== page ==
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Can CEOs be born in a basement?
Groups in the Columbus-Phenix City area that are dedicated to help small businesses thrive are banking on it. And so is Columbus State University, as the school announced this week it will be adding a new entrepreneurship and small business minor to its roster.
The minor will be available July 1 and is an option for all students, regardless of major.
Dr. Kirk Heriot, the Ray and Evelyn Crowley Endowed Chair of Entrepreneurship in the Turner College of Business at CSU, said the minor will prepare students to contribute to, or create, start-ups in the community.
“Students that complete the minor will be familiar with business models, evaluating opportunities to start a new business, identifying customer needs, developing processes and writing a comprehensive business plan, to name a few things,” Heriot said. “The students will also complete a project for a small business as part of an outreach program we have had at CSU since 2006.”
CSU’s entrepreneurship concentration was approved about three years ago, Heriot said.
The new minor will address this gap in preparation that many people might experience before starting a new company by allowing CSU’s business students, as well as students with other majors, the opportunity to explore the world of entrepreneurship while earning academic credit for it, Heriot said.
“The curriculum for our ‘non-business’ students was tailored to their unique needs,” he said. “It introduces students to entrepreneurship in a very hands-on manner.”
StartUp Columbus is growing
Similarly, a service in uptown that helps turn ideas into successful businesses is also about to start a program to train blooming entrepreneurs.
Business incubator StartUP Columbus is set to start work with CO.STARTERS, a program designed to help entrepreneurs and communities thrive economically, later this month. StartUP Columbus’ first cohort for the nine-week program will be selected April 19.
The course will start April 30.
StartUP Columbus is part of an effort by the community to boost the number of homegrown businesses in the Columbus-Phenix City area, and is one of the strategic actions from Columbus 2025, a local initiative spearheaded by the Greater Columbus Georgia Chamber of Commerce to increase prosperity and reduce poverty via economic development.
The incubator seeks out economic development grants for funding and is supported by CSU in the form of office space in uptown.
Ben MacMinn, who was appointed program manager in January, said CO.STARTERS participants will fine-tune their ideas with the ultimate goal of creating a business plan and, when ready, launch their own business.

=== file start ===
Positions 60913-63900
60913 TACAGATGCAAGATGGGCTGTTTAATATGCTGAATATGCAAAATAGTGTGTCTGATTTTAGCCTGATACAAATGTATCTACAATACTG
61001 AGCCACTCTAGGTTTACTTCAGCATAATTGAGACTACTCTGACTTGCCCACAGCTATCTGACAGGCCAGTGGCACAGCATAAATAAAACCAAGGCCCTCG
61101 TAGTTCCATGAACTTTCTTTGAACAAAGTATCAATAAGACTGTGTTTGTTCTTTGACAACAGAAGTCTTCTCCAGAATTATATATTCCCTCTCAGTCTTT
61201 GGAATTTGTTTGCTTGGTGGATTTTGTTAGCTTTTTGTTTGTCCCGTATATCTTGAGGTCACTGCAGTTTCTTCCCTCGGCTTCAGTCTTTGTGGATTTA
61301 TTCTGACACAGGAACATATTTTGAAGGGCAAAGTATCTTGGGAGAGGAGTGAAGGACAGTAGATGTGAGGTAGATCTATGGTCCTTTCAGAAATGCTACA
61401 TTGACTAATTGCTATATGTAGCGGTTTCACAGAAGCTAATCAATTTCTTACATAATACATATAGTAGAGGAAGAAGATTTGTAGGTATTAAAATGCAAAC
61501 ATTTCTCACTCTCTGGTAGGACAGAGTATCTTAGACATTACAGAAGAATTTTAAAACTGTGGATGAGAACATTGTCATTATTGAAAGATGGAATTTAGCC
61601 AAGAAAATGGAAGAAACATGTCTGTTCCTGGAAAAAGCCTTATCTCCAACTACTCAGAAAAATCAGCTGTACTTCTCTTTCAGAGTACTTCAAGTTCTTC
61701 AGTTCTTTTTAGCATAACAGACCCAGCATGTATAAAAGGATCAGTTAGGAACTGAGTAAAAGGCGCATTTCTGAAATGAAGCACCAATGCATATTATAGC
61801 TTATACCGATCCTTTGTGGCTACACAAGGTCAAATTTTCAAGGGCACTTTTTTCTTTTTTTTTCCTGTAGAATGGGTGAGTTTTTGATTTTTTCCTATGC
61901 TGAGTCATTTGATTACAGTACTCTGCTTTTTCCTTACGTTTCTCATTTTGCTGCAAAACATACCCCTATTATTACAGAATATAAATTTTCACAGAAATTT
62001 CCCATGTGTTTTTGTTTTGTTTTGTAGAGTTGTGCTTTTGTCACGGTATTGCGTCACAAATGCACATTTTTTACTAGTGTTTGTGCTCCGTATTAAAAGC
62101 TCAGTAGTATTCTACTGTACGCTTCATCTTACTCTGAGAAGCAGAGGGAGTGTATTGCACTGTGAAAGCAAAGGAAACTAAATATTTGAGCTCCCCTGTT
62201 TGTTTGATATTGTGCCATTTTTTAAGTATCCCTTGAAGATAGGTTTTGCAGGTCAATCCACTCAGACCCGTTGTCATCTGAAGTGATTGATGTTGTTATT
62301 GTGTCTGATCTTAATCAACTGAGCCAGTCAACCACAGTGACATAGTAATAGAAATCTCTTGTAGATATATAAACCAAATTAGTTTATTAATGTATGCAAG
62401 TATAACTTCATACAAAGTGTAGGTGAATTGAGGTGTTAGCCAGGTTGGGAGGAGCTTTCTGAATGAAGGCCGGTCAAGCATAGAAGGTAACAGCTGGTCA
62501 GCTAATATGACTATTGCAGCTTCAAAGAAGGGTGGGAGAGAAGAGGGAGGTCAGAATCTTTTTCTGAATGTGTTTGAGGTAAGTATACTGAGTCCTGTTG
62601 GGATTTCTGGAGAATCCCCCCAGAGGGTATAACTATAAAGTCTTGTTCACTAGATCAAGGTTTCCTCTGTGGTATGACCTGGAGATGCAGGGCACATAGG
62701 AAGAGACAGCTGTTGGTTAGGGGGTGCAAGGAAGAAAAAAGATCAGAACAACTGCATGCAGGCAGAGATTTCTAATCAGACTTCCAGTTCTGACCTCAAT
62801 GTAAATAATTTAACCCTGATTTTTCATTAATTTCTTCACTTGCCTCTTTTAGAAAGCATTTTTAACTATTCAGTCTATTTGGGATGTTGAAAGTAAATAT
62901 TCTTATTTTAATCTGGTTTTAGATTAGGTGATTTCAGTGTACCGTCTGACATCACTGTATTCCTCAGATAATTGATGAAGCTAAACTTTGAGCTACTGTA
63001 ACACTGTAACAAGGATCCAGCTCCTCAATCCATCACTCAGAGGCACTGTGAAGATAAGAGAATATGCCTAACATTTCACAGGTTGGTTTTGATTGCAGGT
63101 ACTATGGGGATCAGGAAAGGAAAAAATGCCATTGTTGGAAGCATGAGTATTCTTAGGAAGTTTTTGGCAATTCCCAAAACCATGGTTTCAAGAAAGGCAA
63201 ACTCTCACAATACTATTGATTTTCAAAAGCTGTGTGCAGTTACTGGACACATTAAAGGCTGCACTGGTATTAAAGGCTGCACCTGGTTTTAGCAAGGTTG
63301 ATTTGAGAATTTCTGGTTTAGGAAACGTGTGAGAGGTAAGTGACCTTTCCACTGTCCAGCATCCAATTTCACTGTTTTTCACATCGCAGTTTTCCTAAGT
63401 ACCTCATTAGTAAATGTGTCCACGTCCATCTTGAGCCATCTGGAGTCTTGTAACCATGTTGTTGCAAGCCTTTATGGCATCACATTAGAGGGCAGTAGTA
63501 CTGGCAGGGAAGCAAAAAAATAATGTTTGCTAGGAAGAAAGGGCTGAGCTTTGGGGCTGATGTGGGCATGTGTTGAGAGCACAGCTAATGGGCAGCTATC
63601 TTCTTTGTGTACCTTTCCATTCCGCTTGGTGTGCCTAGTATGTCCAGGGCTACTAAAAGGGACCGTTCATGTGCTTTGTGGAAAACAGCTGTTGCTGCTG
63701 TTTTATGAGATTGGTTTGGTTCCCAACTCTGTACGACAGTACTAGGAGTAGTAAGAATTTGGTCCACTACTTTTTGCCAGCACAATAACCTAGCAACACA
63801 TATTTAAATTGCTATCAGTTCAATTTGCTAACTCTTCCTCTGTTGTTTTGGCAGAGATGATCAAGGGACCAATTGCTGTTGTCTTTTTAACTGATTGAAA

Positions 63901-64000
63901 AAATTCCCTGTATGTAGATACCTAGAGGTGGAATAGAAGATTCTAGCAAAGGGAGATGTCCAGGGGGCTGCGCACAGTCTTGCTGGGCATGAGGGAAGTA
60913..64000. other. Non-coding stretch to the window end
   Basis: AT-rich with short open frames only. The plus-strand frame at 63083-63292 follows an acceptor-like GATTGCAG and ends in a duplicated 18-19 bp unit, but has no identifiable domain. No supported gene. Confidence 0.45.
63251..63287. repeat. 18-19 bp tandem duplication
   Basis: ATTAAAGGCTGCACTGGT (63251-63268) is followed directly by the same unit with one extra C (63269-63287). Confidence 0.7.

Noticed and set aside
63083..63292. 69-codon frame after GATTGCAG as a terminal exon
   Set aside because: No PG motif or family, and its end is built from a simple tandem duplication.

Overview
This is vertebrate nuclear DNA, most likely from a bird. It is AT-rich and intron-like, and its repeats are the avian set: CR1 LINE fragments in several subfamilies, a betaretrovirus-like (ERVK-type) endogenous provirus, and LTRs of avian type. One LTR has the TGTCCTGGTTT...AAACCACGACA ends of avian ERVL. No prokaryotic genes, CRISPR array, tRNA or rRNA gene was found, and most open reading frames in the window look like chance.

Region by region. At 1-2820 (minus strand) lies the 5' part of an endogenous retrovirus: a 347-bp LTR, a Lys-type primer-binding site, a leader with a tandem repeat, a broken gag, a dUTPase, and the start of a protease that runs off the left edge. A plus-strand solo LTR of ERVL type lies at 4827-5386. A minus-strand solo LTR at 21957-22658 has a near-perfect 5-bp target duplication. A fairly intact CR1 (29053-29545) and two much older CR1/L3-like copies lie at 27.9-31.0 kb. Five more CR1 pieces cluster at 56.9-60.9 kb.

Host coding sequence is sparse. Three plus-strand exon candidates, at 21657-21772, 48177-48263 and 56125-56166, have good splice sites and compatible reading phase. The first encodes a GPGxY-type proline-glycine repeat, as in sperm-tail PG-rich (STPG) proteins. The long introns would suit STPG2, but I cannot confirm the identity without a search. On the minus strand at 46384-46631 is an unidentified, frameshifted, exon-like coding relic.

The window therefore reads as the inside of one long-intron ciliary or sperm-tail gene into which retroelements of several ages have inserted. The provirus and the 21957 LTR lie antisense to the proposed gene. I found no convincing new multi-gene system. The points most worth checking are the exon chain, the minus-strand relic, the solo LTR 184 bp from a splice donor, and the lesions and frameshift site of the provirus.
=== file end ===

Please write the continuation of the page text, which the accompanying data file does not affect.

“The object of the program is to create a foundation. We want business ownership to be a possibility for everyone in Columbus,” MacMinn said.
MacMinn said there is no formula, and participants may decide to start their business at any time during the program.
StartUP will offer help along the way through offering work space, mentors and assistance with finding financing.
StartUP moving to larger space
The incubator is planning a move after opening in the CSU-owned Rankin Building last summer.
Its home will still be within CSU: StartUP is set to move to the basement of Frank Brown Hall, the former Ledger-Enquirer building, at the corner of 12th Street and Front Avenue.
There, entrepreneurs will have access to 3,800 square feet of work space that can be rented at no to low cost, MacMinn said.
There will be four offices for businesses with a staff of up to four, three or four offices for businesses with a staff of up to two, and cubicle-type areas for a one-person business. There will also be open seating available, as well as a conference room and a lounge.
“It will be a hub and event center as well as a place where entrepreneurs can collaborate with one another,” MacMinn said.
The space will also house the incubator’s various workshops and programs.
MacMinn said renovation plans have to be approved by the Georgia Department of Natural Resources Historic Preservation Division since the building dates back to the 1800s.
The plans have been submitted, and he hopes to hear back within the next 30 days, he said.
MacMinn said StartUP Columbus will continue that vital partnership with CSU.
“We want to involve the students and show them how they can serve our entrepreneurs and how they can become future entrepreneurs,” MacMinn said.